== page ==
Ingredients:

  • 10 graham crackers
  • 2 tablespoons brown sugar
  • 6 tablespoons melted Earth Balance butter
  • 8 ounces silken tofu
  • 1 (15-ounce) can pumpkin
  • 1/2 cup maple syrup
  • 1 tablespoon cornstarch
  • 1 tablespoon pumpkin pie spice
  • 2 teaspoons vanilla extract
  • 1/4 teaspoon sea salt
  1. To prepare the crust, combine the graham crackers and brown sugar in a blender; process until you have fine crumbs. Add the melted butter and pulse to combine.
  2. Use your fingers to press the mixture into the bottom and up the sides of a 9-inch pie plate.  Bake at 350 degrees F for 8 minutes. Let cool at least 10 minutes.Pumpkin Pie (1)
  3. Meanwhile, prepare the filling: In a blender, combine the silken tofu, pumpkin, maple syrup, cornstarch, pumpkin pie spice, and vanilla. Process until smooth. Spoon into the prepared crust and bake at 350 degrees F for 40 minutes, until set.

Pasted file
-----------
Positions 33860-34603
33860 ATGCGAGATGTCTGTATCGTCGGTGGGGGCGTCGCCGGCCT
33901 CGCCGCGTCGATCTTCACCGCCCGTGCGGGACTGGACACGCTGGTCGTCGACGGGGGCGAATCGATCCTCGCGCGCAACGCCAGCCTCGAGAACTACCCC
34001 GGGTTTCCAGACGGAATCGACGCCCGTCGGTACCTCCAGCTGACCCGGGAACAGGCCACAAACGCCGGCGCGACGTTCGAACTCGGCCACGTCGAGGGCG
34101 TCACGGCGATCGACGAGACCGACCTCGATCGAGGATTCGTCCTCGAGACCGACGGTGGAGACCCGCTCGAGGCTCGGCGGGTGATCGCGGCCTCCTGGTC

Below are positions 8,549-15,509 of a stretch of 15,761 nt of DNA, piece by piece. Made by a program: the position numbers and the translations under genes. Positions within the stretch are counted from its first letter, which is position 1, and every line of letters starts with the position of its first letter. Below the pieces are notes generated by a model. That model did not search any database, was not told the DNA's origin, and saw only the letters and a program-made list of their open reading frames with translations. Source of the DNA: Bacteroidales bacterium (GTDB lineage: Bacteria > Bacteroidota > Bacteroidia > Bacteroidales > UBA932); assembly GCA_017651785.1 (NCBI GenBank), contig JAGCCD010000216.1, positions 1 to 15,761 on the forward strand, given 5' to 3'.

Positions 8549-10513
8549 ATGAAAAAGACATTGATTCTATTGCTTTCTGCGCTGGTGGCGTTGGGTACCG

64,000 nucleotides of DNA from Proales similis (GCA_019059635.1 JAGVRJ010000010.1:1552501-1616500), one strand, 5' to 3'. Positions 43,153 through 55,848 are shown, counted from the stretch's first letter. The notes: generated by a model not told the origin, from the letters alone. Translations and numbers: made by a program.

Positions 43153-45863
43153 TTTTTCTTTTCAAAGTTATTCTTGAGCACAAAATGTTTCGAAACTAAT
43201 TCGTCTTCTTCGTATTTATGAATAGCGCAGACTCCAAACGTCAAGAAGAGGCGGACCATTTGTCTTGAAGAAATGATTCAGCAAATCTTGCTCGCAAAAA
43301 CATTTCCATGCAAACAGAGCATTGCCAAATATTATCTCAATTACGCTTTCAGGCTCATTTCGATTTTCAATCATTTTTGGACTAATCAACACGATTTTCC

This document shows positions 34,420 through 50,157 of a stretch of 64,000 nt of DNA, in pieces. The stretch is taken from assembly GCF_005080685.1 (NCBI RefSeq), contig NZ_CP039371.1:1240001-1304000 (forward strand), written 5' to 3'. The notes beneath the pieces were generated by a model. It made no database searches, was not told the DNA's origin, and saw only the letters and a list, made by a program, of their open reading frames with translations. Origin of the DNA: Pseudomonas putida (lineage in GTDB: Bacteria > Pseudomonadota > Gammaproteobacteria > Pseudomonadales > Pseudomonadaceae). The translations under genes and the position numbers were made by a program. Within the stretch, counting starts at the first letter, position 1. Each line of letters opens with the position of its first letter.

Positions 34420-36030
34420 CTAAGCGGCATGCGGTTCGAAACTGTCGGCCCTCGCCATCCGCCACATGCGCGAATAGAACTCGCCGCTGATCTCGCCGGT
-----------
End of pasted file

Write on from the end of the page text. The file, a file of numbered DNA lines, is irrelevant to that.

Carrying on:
4. Let cool on a wire rack for 2 hours, then transfer to the fridge and chill at least 4 hours.
  5. Serve plain, or topped with your favorite non-dairy whipped cream!

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Travis loved the idea that this pie was made from pumpkins, even though we used canned puree and not a cute little sugar pie pumpkin.  But it led us on a fun harvest vegetable hunt at the grocery store, including all kinds of knobby squashes and root veggies like potatoes and parsnips.